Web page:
LAKE MARY, Fla. – No charges have been filed against George Zimmerman on Monday as the investigation continues into if he threatened his estranged wife with a gun, as she originally told Central Florida police.

This is one of those situations where I don’t know what to believe. Some people have pointed out that Zimmerman’s soon-to-be-ex-wife has admitted to lying in the past and should therefore be considered a liar in regards to this situation. Her unwillingness to press charges does lead me to believe that she is, at least to some extent, lying. On the other hand domestic issues, such as divorces, have a habit of getting very emotional and vicious very quickly. It’s possible Zimmerman had a lapse of judgement after the pressure of the trial and divorce.

I think the important part to take away from this story is how messy it potentially is. It could be a case of a woman, looking to get revenge on her soon-to-be-ex-husband, calls the police on a false pretense. Or it could be a case of a man, deciding he’s had enough of the divorce hearing, deciding to opt for fear and intimidation instead of civil proceedings. Domestic issues arising from divorces or other family stresses are seldom cut and dry.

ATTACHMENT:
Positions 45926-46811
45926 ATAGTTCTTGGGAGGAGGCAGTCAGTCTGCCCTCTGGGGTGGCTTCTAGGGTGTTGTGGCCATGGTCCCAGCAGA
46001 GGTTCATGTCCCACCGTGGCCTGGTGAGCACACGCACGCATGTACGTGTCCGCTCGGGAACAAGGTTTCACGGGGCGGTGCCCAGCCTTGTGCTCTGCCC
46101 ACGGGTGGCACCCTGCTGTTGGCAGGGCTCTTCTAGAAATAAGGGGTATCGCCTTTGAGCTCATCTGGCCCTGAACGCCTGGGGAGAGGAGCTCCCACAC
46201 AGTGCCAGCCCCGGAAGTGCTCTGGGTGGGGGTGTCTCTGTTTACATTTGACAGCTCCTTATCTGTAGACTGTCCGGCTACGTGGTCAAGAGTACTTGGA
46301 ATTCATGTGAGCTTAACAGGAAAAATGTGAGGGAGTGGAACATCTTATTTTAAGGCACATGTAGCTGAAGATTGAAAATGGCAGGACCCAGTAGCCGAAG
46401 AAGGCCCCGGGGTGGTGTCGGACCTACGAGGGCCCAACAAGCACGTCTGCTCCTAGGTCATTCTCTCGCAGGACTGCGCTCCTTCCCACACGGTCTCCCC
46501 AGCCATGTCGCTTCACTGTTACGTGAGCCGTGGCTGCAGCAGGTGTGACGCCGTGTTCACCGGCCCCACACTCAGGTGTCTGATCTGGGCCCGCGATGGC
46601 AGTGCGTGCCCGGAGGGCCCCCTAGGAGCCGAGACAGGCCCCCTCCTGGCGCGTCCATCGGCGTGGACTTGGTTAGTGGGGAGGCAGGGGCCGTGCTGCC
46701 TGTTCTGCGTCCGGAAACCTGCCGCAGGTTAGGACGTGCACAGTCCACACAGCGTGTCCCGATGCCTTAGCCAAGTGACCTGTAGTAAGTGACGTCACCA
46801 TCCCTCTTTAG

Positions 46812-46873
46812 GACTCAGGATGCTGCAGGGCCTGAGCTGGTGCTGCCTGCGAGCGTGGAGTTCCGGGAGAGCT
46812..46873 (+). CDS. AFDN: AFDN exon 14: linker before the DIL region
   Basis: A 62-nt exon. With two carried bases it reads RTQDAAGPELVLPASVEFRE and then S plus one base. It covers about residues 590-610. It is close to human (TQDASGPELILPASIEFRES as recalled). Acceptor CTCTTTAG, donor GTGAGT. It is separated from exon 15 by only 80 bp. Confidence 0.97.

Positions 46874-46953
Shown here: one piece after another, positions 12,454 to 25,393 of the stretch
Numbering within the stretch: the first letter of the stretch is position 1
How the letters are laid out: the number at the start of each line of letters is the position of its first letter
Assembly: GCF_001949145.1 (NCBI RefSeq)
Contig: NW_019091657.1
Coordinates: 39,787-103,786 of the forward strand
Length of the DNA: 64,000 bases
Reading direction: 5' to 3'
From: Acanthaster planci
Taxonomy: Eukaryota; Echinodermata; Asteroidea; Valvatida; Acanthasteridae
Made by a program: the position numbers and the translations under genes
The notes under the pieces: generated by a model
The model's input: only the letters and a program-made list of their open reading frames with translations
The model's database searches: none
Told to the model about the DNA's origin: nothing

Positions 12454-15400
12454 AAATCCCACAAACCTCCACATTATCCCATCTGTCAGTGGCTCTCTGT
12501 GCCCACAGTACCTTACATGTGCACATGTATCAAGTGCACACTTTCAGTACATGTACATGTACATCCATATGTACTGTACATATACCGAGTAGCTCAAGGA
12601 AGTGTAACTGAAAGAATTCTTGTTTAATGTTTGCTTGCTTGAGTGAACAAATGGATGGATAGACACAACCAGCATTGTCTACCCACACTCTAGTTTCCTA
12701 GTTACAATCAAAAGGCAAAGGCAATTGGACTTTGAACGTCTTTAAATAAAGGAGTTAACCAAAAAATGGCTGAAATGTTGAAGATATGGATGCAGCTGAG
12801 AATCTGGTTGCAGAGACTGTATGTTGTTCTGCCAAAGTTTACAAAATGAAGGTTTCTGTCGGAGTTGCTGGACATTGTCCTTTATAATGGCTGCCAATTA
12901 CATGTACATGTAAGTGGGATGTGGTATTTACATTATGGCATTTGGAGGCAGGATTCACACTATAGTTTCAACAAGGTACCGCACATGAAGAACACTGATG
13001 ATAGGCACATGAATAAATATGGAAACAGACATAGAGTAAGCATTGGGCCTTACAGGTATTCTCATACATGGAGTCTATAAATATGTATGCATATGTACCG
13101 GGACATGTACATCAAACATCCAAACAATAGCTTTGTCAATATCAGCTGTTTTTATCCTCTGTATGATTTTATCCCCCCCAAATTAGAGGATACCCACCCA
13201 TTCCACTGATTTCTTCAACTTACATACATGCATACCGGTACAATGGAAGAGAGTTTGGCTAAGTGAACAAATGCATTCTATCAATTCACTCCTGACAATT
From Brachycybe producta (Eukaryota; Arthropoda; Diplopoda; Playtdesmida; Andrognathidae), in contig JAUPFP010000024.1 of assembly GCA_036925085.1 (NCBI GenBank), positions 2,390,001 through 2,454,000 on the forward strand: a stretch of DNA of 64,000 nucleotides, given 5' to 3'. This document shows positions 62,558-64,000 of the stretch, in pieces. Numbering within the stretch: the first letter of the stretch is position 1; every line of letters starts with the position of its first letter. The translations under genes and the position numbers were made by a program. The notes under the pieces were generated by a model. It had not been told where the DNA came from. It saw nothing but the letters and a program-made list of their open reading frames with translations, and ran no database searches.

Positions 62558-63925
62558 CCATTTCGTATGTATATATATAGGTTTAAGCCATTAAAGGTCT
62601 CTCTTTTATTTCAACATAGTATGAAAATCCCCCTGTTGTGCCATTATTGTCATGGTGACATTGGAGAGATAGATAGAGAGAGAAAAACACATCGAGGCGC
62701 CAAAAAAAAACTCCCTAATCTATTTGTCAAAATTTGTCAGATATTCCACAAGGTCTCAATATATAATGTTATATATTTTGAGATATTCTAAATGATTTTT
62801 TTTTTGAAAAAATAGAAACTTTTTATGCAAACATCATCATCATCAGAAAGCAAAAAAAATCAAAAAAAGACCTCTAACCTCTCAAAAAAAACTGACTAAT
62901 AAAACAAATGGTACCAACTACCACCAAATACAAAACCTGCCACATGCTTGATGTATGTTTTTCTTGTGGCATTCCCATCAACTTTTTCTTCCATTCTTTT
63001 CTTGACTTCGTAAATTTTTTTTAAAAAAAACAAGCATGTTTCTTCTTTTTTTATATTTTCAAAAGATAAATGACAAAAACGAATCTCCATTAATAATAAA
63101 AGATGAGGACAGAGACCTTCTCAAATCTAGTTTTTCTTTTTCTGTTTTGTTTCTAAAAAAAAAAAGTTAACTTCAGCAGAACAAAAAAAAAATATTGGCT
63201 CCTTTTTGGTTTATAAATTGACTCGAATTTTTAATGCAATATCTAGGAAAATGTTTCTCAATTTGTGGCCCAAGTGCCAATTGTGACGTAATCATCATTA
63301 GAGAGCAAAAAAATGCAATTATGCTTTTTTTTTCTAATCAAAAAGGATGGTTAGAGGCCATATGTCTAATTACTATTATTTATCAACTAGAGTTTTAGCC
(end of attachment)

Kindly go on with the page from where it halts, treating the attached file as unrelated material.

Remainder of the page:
But I’m sure a good portion of the population has already taken sides. Those who were decrying Zimmerman’s acquittal probably believe his wife’s claim without any doubt and those who were cheering Zimmerman has a beacon of neighborliness probably have no doubt that his wife is lying. Based on my observations, people seem more apt to focus on the people involved in the event instead of the event itself.